If the thrust of the story was about good blokes verses a bad bloke, or as an illustration of love of neighbour, or even a diatribe against heartless religious leaders, the offer of aid by a Jewish lay person would have been sufficient. Remember that Samaritans are Jewish people with a differing theology about the place of the temple. They are remnants of the Northern Kingdom, maybe liberals among conservatives perhaps but still Hebrew people. Or at least not too different in world view.

In this the offer of a lay Jewish person would be enough of a challenge to deal with and likewise, according to John Dominic Crossan: “If Jesus wanted to… inculcate love of one’s enemies, it would have been radical enough to have a Jewish person stop and assist a wounded Samaritan…  [But] the internal structure of the story and the historical setting of Jesus’ time agree that… the whole thrust of the story demands that one say what cannot be said, what is a contradiction in terms: Good-Samaritan” (Crossan 1992:62).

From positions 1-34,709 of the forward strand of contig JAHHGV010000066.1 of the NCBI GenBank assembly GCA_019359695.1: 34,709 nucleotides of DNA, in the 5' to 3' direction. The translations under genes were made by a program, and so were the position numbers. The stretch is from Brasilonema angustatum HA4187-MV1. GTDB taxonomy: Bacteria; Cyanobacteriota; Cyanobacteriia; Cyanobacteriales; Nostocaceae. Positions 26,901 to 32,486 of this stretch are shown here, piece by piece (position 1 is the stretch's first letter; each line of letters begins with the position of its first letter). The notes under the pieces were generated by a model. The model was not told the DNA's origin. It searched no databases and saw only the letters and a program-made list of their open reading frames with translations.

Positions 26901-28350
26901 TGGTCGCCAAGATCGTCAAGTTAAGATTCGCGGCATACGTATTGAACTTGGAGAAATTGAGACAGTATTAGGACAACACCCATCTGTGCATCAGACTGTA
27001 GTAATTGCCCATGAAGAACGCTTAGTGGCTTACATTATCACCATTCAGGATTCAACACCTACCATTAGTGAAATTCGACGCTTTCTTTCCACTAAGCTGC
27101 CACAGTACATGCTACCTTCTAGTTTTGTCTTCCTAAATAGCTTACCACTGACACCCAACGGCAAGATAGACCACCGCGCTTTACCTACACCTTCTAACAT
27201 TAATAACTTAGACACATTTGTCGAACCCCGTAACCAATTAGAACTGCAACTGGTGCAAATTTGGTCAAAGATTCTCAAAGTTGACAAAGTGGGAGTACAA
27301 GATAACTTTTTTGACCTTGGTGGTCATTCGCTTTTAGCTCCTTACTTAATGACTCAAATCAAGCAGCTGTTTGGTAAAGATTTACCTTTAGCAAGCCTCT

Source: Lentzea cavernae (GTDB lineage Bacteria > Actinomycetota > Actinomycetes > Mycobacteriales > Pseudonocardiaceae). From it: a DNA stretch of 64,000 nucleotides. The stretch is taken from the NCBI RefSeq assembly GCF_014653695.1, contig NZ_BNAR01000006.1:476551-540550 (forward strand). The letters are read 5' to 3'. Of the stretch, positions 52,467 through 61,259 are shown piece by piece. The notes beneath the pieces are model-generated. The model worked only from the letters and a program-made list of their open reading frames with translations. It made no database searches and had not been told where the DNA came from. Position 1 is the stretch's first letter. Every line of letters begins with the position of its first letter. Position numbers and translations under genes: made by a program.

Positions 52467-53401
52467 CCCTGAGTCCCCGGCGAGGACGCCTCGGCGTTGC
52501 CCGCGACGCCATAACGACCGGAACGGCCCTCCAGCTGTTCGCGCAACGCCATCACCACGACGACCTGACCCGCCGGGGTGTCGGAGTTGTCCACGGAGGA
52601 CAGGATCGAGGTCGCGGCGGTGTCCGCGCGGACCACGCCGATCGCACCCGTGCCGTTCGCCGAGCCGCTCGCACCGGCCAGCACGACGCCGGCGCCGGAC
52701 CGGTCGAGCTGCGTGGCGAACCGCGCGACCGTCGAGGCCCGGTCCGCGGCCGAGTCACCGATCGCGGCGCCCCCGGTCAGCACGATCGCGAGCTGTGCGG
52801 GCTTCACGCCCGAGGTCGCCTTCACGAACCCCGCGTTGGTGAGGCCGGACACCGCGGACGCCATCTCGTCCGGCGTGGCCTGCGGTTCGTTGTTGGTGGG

And that’s a major shock. Because it challenges the hearers. It challenges them and us and their and our, understanding of God and of whom God approves. The Samaritan, who is both a lay person and an outsider, embodies the true interpretation of the Jewish tradition: to show compassion.